>Håkan Nesser, Borkmanns Punkt (1995)

>I den anden krimi af svenske Håkan Nesser, er en øksemorder med tilnavnet Bødlen på spil ude ved kysten i seriens frit opfundne nederlandske miljø.

Samtidig er Nessers hovedperson, kommissær Van Veeteren, draget på ferie ved havet, hvor han keder sig bravt. Han har tilbragt den første ferieuge sammen med sin voksne søn Erik, som afsoner en fængselsstraf for narkohandel, men forholdet mellem dem er langt fra ideelt. Van Veeteren traver rundt og filosoferer ved stranden; det går op for ham, at han ikke længere længes efter noget, han længes bare væk. Van Veeteren er lidt af en rugende Martin Beck-type, men tager sig tid til at filosofere over livet og døden, drikke et køligt glas øl og spille et parti skak, når lejlighed byder sig.

Mordene løser naturligvis Van Veeterens problem, da han bliver indkaldt til at hjælpe det lokale politi. Bogen byder på et spændende samarbejde mellem kommissæren og den lokale politimester Bausen, også noget af en personlighed med jungle i baghaven og egen vinkælder, samt den unge, ambitiøse kriminalbetjent Beate Moerk.

Bogen har nogle machokrimi-træk i kraft af den mandlige forfatter og de to mandlige hovedpersoner, men Van Veeteren udviser stor respekt for Beate Moerk, og til trods for sin enspænder-rolle, er han en vellidt og belæst overordnet, som ganske vist selv er fraskilt, men aldrig viser tegn på modvilje eller nedladenhed overfor kvinder. Sidst, men ikke mindst indeholder bogen nogle udmærkede scener, set fra Moerks synsvinkel.

Når sådan en række kompetente politifolk er på sagen, hvorfor varer det så så længe, før de kommer på sporet af, hvem der er bøddel, og hvem der er ofre? Læs bogen og få svaret i denne svenske krimi af høj standard.


Hakan Nesser, Borkmann´s Point (2006)
In the second crime novel by Swedish Hakan Nesser an axe murderer nicknamed the Executioner is at work on the coast of the imaginary setting somewhere in the Netherlands.

At the same time Nesser´s protagonist, Chief Inspector Van Veeteren, is bored stiff during his annual holidays at the seaside. He has spent the first week together with his grown son Erik, out on parole from a sentence for drug dealing, but the relationship between the two of them is far from ideal. Van Veeteren takes long philosophical walks on the beach, realizing that he no longer longs for anything, he just longs to get away. To some extent Van Veeteren is a brooding Martin Beck type (Sjöwall & Wahlöö), but takes his time to muse over life and death, enjoy a cold glass of beer and play a game of chess when the occasion arises.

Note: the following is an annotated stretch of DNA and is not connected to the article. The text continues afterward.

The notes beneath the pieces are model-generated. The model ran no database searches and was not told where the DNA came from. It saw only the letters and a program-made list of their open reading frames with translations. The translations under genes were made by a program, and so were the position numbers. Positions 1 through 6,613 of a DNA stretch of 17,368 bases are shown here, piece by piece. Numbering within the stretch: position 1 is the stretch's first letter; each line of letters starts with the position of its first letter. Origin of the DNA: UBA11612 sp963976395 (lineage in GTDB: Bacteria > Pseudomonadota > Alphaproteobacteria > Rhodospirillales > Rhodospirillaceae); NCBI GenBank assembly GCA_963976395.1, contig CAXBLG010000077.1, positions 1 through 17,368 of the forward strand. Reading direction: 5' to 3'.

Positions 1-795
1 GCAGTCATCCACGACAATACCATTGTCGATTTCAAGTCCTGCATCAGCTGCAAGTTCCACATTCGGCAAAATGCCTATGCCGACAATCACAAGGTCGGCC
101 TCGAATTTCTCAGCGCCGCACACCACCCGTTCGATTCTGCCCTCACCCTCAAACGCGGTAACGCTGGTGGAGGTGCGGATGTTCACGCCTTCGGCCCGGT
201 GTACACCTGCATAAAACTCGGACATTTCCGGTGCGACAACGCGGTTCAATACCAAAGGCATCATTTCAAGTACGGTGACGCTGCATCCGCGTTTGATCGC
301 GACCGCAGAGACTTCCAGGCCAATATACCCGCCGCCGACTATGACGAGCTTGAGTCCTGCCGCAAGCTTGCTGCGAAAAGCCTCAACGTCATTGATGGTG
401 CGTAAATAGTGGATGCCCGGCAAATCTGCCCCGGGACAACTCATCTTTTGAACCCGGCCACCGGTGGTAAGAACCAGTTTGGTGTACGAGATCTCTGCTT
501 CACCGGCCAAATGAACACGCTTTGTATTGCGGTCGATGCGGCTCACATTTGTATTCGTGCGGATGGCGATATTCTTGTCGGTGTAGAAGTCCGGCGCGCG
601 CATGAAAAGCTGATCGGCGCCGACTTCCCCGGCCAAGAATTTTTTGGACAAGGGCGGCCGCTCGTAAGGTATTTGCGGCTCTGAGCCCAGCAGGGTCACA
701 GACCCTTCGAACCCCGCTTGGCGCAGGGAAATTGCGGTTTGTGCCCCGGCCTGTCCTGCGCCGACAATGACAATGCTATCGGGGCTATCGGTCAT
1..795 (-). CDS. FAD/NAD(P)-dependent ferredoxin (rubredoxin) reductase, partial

The murders solve Van Veeteren´s problem as he is called in to assist the local police. The novel offers an interesting insight in the co-operation between the Chief Inspector and the local police chief Bausen who is also a real character complete with his own jungle and wine cellar, plus the young, ambitious detective constable Beate Moerk.

The book has some macho crime features as it is written by a male author and has two male protagonists, but Van Veeteren regards Beate Moerk with the highest respect and in spite of his lonely wolf role, he is generally a well-liked and well-read superior. Personally, he is divorced, but he never shows signs of aversion or condescension towards women. Last, but not least, there are also some excellent scenes seen from Moerk´s point of view.

When so many competent police officers are on the case, why does it take so long before they figure out who is the executioner and who are the victims? Read the book and find the astonishing answer. A Swedish crime novel of high standard, and English readers have several pleasant encounters with Van Veeteren to look forward to in addition to the four which have been translated so far.

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About Dorte Hummelshøj Jakobsen

I am a Danish teacher. In my spare time I read, write and review crime fiction.
This entry was posted in Håkan Nesser, review, Swedish. Bookmark the permalink.

7 Responses to >Håkan Nesser, Borkmanns Punkt (1995)

  1. >I enjoyed this book, and (even more) The Mind’s Eye.

  2. Beth F says:

    >You know I generally go for the cozies, but I’m curious about a mystery in the Netherlands (another country I really like)

  3. Julia Smith says:

    >This sounds great – and I just love the cover. I wonder why so many inspectors/detectives are bored by life and only feel alive when they are chasing death, before it visits another victim?

  4. Julia Smith says:

    >Woops…I forgot to mention…Tag! You’re it! Pop over to my place and see what’s up.

  5. Dorte H says:

    >Martin, Nesser is a fine writer & Van Veeteren is such a credible character I enjoy meeting – every time. I have read 8-10 of his novels and really liked them all. His style & characters are a bit conservative (my daughter read one of them the other day & felt she was taken back to the 80s), but I don´t mind as long as the quality is high.

  6. Dorte H says:

    >Beth, though it is an axe murderer the novel is not very graphic or gory so I think you might like it. The sense of Netherland is perhaps not so strong, however, as the environment is fictive. Actually Nesser has just said ´somewhere in Europe´, but the names of characters & places + the sandy beaches make me conclude it must be the Netherlands.

  7. Dorte H says:

    >Julia, I cheated a bit with the cover. My own copy is so old and tattered that I could not find it via Google so I ´borrowed´ an appealing English one. Thank you for tagging me – it sounds really fun, and I am probably going to post my picture tomorrow. NB: your questions above is really interesting. Perhaps I should take that up in a post also and ask all my readers?

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